As we inch closer to this year’s NFL Draft this month, our draft team here at Turn On The Jets will be running a series of individual prospect evaluations. These scouting reports are intended to provide an in-depth breakdown of individual prospects in this year’s draft class highlighting players’ overall strengths, weaknesses, potential upside, red flags, and what their best schematic fit will be at the next level. Today, we continue our series with Georgia Outside Linebacker Jarvis Jones.
Prospect: Jarvis Jones
Position: Outside Linebacker
Measurables: 6’2″ 245 lbs, 33″ Arm Length, 9-1/8″ Hands
Georgia OLB Jarvis Jones has been one of the most highly debated prospects in this year’s draft class. After an extremely productive season at Georgia last year, one that included 86 total tackles, 14.5 sacks, 3 pass breakups, and 1 interception, many have felt as though Jones is the best prospect at his position this year, and arguably the best defensive prospect in the entire class.
While his high level of production in the best conference in college football should certainly speak to what type of player he is, they are somewhat deceptive. Although Jones racked up the numbers at Georgia, there are some serious question marks about how his style of play will translate to the next level. Let’s take a look at the good, the bad, and the best possible fit in the NFL when it comes to the former Bulldog.
For a good understanding of the type of player Jones is, and why he has been successful throughout his collegiate career, one must first understand two separate styles of play when it comes to the outside linebacker position.
The first type of player is one who relies more on his eyes and ability to see and react to things, as he is asked to do, within his scheme. To succeed, these players must have a thorough understanding of the defense they play in, as well as a feel for what the opposing offense may be doing on an upcoming play based on formation, pre-snap alignment, and flow of the offensive line, backs, and sometimes wide receivers (if split out in coverage) upon the snap of the ball.
These players make their living on being able to feel what is coming based on knowledge, film study, and visual instinct. They generally have good range from sideline to sideline, giving them the ability to get to where they need to be to fulfill their assignment, as well as the ability to chase plays down. Generally, these players tend to be more evasive rather than playing with an attack, more physical style of play. The key for success for these players is not getting too caught up with opposing blockers because they need to keep themselves free and able to flow to where their assignment calls for them to be.
The other type of player is an attack style of outside linebacker. These are players who are upfield pass rushers and physical perimeter defenders who will engage their blocker to feel where the play may be going, and then shed when and where necessary, in order to fulfill their assignment within the scheme. These players are generally better at rushing the passer than they may be in coverage, and are certainly more impactful against the run due to their aggressive approach. The reason for this is because an attack style of play can set a player up to penetrate the backfield and make tackles for loss, or obtain sacks, as opposed to a player who is more comfortable reading things and generally playing more conservative by not risking the big play, in fear of being beat for something big from the offense.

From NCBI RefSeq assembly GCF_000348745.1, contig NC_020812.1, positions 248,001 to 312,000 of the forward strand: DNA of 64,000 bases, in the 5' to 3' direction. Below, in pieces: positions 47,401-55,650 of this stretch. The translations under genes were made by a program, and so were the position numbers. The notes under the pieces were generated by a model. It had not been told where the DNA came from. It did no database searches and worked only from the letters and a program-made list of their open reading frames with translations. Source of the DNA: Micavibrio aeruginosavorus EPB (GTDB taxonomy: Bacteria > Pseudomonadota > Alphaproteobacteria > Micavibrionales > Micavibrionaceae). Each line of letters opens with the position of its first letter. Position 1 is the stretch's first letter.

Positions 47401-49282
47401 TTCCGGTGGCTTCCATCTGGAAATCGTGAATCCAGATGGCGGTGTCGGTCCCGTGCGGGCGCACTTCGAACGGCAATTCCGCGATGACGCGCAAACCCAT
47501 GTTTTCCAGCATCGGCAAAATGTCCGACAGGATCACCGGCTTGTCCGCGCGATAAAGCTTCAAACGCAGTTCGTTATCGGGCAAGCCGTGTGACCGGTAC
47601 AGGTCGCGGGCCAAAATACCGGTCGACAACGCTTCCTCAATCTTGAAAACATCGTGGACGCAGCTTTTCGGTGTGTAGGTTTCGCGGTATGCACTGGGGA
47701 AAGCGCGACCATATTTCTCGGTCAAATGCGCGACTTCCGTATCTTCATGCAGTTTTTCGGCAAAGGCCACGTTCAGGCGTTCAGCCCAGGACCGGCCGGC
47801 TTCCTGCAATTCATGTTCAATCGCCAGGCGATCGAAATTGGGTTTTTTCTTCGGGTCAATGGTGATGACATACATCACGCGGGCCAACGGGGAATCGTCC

So which type of outside linebacker is Jarvis Jones? While his numbers scream attack style OLB, they are more of a result of the scheme he played in at Georgia, rather than the style of play that fits him best.
Jones relies a lot on his ability to read things with his eyes as opposed to disrupting through said attack style of play. While he was able to tally 14.5 sacks as a pass rushing OLB in Georgia’s 3-4 scheme last year, this number was more of a result of the defensive schematics putting him in the best position for his style of play to be effective.
What this means is that Jones is a read style OLB who succeeded in his role in a 3-4 because his coaches put him in optimal situations to succeed by making his style of play work within their scheme. Rarely was Jones asked to take an opposing tackle one on one in his pass rush with the sole goal of beating them with pure physicality to get to the quarterback. To get a better understanding of this, let’s take a look at where Jones is at his best vs. where he may be lacking some.
Jones has a very good hands in fending off blocks upon his initial move. He uses quick strike techniques to keep the opposing offensive lineman’s hands off of him in order for him to keep himself free of getting tangled up, where he shows some signs of struggle. If he is effective in this technique, he has a good ability to get the edge with his second step, and if he does, he is very good at dipping his shoulder and running the circle to get to the quarterback in the pocket. What this means is that he has the ability to maintain outside leverage on the opposing offensive lineman, while fighting pressure with pressure and squeezing the pocket enough so he doesn’t run by the passer and give him a lane to step up into the pocket.